Wednesday, November 6, 2013

Verbal communication skill is one of the top five abilities desired by employers from new college graduates

In late summer and early fall of every year the National Association of Colleges and Employers (NACE) surveys employers about new college graduates. Their 2014 Job Outlook Survey will be published this month. But a press release on October 2nd titled
The Candidate Skills/Qualities Employers Want presented an important result.

One of their questions asked employers to rate the importance of candidate abilities and skills on a scale from 1 to 5 where:

5 is extremely important
4 is very important
3 is somewhat important
2 is not very important
1 is not at all important

Results for the top ten abilities or skills are shown above in a bar chart. (Click on it to see a larger, clearer version). The top five were ability to work in a team structure (4.55), ability to make decisions and solve problems (4.50), a tie for third (4.48) between ability to plan, organize, and prioritize work, and ability to verbally communicate with persons inside and outside the organization, and ability to obtain and process information (4.37).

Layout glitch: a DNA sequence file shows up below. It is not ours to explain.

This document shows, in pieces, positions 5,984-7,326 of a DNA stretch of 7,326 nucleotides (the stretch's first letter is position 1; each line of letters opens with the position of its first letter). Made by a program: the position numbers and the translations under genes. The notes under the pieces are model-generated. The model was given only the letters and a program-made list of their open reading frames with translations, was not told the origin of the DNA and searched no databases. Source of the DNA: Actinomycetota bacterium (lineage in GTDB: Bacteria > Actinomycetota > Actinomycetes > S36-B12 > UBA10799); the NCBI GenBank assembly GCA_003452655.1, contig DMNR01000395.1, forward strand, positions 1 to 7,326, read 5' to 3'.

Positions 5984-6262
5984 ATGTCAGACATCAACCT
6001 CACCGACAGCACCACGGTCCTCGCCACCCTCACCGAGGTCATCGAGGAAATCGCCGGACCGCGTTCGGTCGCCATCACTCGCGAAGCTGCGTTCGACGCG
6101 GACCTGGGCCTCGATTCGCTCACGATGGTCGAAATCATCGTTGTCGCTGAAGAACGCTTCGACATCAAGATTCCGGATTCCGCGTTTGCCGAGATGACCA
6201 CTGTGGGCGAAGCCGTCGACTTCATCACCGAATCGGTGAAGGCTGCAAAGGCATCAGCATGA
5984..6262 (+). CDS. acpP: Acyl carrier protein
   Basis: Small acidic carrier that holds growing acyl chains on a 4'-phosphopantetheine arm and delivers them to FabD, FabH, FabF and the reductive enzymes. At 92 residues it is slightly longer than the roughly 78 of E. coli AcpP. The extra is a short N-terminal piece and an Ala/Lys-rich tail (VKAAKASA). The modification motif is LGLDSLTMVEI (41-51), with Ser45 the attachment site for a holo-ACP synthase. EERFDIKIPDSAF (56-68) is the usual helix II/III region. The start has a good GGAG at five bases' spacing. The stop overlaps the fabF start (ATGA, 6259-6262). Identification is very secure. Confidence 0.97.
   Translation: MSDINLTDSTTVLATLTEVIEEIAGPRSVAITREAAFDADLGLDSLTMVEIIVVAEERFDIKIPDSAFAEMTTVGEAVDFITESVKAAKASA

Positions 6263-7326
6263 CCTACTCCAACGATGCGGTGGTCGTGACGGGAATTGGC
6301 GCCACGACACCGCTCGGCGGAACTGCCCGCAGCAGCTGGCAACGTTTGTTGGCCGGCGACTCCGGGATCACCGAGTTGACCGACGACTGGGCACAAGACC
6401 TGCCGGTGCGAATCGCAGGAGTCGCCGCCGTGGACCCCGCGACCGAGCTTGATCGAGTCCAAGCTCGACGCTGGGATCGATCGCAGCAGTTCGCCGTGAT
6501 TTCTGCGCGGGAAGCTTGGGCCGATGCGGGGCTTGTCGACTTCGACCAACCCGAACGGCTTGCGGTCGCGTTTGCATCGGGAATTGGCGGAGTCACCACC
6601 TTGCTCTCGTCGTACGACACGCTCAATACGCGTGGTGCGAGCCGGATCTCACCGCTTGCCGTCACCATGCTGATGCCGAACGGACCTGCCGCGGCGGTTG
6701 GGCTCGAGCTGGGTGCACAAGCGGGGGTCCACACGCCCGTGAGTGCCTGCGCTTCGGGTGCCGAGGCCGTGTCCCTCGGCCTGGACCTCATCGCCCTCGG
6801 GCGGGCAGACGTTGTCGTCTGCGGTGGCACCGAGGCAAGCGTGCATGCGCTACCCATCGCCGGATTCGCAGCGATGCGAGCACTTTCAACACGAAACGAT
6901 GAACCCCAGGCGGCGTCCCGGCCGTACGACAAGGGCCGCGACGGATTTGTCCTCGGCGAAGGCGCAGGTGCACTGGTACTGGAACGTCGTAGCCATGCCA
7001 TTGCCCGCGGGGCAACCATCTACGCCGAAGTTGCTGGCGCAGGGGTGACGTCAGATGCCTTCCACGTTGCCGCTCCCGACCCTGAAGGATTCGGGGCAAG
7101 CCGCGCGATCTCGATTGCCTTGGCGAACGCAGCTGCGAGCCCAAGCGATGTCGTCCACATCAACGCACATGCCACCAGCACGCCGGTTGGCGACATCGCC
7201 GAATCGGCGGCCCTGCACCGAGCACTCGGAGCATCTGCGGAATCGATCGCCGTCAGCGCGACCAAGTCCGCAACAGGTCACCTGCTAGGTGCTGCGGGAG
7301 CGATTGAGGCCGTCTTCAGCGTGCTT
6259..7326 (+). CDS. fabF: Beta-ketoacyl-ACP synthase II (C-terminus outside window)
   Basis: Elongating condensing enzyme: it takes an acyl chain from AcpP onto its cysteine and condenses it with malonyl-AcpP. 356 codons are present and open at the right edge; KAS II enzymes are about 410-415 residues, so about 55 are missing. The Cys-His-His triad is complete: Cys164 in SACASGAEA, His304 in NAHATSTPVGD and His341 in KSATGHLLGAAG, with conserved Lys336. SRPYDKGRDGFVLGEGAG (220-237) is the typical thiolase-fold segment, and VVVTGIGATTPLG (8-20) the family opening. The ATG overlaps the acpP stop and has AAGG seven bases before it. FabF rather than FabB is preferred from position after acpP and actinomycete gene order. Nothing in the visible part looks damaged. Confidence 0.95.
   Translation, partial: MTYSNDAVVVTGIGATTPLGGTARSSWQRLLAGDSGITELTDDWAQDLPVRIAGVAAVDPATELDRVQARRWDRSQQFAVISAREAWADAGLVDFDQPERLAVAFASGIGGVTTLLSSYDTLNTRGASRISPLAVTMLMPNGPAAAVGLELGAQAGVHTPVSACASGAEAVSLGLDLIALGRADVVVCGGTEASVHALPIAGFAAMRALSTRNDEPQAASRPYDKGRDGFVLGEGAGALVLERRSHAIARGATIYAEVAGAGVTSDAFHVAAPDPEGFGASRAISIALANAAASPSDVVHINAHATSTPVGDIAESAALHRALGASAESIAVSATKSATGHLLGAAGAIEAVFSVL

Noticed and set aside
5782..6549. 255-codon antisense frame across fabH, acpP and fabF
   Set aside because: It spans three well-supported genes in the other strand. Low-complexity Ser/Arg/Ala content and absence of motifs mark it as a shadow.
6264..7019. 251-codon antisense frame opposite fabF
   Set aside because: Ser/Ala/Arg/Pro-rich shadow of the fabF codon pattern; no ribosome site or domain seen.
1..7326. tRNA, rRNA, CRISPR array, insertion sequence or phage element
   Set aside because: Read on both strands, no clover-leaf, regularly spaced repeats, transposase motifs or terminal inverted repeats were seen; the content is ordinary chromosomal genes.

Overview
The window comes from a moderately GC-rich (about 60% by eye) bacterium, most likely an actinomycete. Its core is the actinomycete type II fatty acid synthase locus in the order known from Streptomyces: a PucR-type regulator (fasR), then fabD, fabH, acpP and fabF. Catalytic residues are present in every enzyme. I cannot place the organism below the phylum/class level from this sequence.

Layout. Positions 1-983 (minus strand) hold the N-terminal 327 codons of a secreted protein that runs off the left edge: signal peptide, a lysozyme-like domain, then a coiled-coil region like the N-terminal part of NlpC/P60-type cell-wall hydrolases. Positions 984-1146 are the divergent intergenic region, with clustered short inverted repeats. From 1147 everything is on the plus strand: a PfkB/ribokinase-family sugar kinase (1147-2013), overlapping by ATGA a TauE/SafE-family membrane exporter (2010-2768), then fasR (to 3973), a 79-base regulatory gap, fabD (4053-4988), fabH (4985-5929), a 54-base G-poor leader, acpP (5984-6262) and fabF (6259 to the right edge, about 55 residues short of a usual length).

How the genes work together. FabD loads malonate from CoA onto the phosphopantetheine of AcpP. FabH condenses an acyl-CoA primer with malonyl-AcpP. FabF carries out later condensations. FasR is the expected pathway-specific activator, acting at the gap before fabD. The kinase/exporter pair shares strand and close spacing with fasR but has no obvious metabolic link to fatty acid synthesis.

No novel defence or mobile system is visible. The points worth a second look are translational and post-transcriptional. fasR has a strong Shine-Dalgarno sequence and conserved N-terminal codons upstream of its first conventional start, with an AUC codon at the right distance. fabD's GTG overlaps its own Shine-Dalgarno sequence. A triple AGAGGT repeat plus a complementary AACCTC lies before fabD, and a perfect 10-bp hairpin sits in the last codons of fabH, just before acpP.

Ability to create or edit written reports (3.62) was ninth in the top ten  and was rated 0.86 lower than ability to verbally communicate.

Another bar chart shows the results from the last survey, which I blogged about back in February in a post titled Verbal communication skill is the top ability desired by employers from new college graduate candidates in the NACE 2013 Job Outlook Survey. The same top five appeared there, but in a different order, and they were followed by the ability to analyze quantitative data.

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